The "Woman Question" of course involved a re-evaluation of prevailing conceptions of women as "second-class" citizens subject to male scrutiny and agitation. The industrial revolution ironically limited women's alternatives in the labor force.
The only occupation at which an unmarried middle-class woman could earn a living and maintain some claim to gentility was that of a governess, but a governess could expect no security of employment, minimal wages, and an ambiguous status, somewhere between servant and family member, that isolated her within the household (Norton II 903).
In "The Governess and Class Prejudice," Erin Wells draws upon Bonnie Smith's historicization of the governess:
The governess in the nineteenth century personified a life of intense misery. She was also that most unfortunate individual; the single, middle-class woman who had to earn her own living. Although being a governess might be a degradation, employing one was a sign of culture and means. . . . The psychological situation of the governess made her position unenviable. Her presence created practical difficulties within the Victorian home because she was neither a servant nor a member of the family. She was from the social level of the family, but the fact that she was paid a salary put her at the economic level of the servants. (Bonnie G. Smith, "Chapter 5: The Domestic Sphere in the Victorian Age," Changing Lives)
In both passages the identity of the governess inheres in a decentered subjectivity — the governess is "neither a servant nor a member of a family." The occupation by nature situated women in domestic settings which were to influence profoundly how that domestic space itself was to be gendered and valued. Nancy Armstrong has contextualized the woman's role in the production of middle class domesticity. Armstrong accords the woman a certain power which
established its hold over British culture through her dominance over all those objects and practices we associate with private life. To her went authority over the household, leisure time, courtship procedures, and kinship relations, and under her jurisdiction the most basic qualities of human identity were supposed to develop. (Desire and Domestic Fiction, 3)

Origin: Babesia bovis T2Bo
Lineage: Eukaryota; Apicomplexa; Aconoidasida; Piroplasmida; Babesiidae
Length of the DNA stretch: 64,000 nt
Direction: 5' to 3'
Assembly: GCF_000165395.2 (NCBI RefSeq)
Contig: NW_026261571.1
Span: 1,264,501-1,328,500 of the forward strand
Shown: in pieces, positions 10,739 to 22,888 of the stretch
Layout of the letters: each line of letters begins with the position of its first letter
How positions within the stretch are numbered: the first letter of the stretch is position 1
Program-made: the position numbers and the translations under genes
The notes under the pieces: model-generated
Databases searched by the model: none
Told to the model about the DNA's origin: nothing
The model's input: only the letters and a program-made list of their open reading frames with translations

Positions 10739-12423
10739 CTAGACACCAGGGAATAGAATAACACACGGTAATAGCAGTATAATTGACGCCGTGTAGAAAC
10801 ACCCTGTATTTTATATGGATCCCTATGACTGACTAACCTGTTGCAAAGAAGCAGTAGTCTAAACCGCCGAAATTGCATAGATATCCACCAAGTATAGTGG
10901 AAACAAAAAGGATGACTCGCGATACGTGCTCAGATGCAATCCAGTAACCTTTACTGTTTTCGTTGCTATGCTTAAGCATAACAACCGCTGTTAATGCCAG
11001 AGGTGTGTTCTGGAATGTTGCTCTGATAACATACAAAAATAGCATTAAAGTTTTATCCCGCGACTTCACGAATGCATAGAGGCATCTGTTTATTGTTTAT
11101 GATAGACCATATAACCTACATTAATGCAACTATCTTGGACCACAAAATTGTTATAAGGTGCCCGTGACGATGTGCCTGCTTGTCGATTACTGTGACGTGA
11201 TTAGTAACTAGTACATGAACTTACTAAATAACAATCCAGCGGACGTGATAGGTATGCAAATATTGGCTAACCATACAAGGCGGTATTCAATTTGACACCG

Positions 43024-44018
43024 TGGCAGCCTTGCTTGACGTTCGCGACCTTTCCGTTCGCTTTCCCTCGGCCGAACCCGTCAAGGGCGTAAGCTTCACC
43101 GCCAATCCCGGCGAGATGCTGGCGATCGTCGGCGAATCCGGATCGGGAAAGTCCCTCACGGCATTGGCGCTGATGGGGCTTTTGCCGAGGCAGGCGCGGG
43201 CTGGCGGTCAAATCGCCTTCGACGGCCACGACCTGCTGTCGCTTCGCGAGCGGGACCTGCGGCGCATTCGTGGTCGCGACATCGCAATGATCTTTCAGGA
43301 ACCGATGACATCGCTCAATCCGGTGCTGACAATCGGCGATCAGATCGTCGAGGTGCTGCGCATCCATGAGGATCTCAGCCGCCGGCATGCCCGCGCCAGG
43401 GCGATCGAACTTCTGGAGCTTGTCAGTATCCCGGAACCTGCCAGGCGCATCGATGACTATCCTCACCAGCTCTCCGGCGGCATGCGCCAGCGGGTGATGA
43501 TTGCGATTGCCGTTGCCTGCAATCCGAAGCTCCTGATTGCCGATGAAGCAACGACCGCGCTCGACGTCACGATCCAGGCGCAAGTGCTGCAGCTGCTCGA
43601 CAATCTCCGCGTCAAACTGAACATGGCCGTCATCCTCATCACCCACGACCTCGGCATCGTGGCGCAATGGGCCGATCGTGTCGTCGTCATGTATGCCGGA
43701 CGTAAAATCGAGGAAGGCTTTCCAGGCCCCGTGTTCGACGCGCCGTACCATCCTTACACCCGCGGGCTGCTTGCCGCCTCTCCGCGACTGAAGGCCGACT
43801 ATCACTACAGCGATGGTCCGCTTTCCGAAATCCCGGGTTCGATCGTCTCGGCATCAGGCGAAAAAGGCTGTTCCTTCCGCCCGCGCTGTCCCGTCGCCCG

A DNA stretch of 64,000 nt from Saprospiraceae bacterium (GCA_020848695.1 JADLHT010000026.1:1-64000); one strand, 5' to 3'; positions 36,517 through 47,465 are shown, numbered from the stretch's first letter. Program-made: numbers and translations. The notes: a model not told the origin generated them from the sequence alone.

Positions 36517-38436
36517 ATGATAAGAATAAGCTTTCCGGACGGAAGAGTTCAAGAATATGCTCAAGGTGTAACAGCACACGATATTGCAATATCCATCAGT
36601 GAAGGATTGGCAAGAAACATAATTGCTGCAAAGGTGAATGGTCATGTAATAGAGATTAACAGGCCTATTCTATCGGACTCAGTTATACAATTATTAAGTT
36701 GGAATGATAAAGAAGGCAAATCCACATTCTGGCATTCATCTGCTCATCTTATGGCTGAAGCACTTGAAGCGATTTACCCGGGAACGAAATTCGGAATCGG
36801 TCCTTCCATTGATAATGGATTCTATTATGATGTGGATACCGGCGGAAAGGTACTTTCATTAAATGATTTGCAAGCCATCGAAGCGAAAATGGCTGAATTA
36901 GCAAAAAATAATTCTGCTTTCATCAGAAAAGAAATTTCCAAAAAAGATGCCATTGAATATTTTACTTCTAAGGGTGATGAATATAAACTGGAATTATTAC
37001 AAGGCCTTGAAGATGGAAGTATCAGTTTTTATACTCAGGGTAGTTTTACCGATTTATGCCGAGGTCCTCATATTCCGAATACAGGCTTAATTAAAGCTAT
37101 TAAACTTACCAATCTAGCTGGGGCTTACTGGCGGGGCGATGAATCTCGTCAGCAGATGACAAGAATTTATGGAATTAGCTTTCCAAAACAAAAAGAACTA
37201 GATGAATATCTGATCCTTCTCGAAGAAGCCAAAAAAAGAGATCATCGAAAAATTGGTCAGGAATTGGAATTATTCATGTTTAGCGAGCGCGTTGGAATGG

Beth Newman suggests the emergence of two "'separate spheres' of domesticity and paid labor" attendant upon the industrialization of labors formerly allotted to women such as 'spinning, weaving, dairy work" ("Introduction" to Jane Eyre, Bedford Edition, 8). Notice how Newman's gendering of these spheres corresponds to the passages above. Sam is an emblem of the masculine sphere of paid labor, whereas Jane embodies the values of the home. Consider how Rochester's employment of Jane colors their relationship. As Armstrong argues, "only when she no longer needs his money can she become the mistress of his heart, and it is in this role, not as a governess, that she takes her rightful place of dominion over his home." From the Marxist standpoint, then, both Jane's social ascent presupposes a change in the material reality; she only becomes empowered over Rochester upon receiving her inheritance, and upon Rochester's physical (or material) crippling.
Last modified 1996